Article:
LSTM+CRF Sequence Labeling

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Sequence labeling refers to the process of labeling each token for a given input sequence. Sequence labeling is usually used to extract information from text, including word segmentation, part-of-speech tagging, and named entity recognition (NER). The following uses NER as an example:

Input Sequence












Output Labeling












As shown in the preceding table, the wall street journal and apple corporation are place names and need to be identified. We predict the label of each input word and identify the entity based on the label.

A common labeling method for NER is used, that is, BIOE labeling. The beginning of an entity is labeled as B, other parts are labeled as I, and non-entity is labeled as O.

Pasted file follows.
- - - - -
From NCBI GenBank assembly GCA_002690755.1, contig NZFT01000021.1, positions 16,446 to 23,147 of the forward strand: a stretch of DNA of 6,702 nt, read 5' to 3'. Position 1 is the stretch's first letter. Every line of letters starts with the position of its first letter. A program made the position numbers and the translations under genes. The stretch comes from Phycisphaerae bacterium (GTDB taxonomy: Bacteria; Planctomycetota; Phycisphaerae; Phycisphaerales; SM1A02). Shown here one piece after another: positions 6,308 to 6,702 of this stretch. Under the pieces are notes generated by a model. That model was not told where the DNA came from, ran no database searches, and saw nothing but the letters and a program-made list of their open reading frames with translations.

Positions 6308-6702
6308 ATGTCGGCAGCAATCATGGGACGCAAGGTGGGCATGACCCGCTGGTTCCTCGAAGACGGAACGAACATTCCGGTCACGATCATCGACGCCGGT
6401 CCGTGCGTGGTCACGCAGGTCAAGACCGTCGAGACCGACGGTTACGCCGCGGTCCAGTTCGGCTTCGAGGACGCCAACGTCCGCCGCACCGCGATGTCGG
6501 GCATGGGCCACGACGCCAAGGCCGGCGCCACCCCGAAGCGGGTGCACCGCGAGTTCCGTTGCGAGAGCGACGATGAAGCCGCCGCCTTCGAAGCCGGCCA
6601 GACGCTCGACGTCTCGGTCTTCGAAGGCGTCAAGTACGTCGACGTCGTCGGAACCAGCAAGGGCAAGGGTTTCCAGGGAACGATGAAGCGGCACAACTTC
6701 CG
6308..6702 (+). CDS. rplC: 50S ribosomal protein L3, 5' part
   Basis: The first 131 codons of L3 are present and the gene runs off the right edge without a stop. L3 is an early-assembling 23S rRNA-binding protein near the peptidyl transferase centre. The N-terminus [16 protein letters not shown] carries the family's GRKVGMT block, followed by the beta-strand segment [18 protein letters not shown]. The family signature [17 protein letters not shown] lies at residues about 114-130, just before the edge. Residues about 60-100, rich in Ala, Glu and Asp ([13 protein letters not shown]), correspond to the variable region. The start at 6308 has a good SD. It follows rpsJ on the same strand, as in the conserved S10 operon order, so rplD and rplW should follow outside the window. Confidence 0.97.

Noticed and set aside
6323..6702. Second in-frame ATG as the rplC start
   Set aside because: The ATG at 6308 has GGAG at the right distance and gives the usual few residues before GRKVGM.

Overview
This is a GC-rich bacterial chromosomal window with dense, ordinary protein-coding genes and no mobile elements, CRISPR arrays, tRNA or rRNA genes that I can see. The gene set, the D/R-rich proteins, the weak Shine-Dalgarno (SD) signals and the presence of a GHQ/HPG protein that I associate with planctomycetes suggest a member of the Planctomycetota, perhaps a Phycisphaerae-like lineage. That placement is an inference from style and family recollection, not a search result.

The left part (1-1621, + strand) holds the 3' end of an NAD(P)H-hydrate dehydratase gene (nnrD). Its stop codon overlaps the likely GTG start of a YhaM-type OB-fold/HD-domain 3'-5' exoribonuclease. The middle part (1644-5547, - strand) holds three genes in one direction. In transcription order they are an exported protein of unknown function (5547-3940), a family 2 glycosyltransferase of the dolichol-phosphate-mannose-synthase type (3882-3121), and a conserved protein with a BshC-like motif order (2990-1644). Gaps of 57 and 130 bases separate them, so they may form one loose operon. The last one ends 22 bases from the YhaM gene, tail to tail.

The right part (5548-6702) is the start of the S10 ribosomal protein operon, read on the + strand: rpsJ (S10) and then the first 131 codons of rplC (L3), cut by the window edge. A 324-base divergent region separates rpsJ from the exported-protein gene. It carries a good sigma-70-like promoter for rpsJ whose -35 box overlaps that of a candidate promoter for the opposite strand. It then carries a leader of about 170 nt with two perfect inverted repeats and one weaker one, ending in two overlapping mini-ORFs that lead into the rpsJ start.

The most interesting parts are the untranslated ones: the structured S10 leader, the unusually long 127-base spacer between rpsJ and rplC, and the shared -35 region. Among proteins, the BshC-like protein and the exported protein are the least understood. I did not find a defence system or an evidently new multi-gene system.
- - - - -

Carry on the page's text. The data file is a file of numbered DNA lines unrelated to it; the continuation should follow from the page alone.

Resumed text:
Conditional Random Field (CRF)

It can be learned from the preceding example that labeling a sequence is actually performing label prediction on each token in the sequence, and may be directly considered as a simple multi-classification problem. However, sequence labeling not only needs to classify and predict a single token, but also directly associates adjacent tokens. The the wall street journal is used as an example.

Input Sequence





Output Labeling





Output Labeling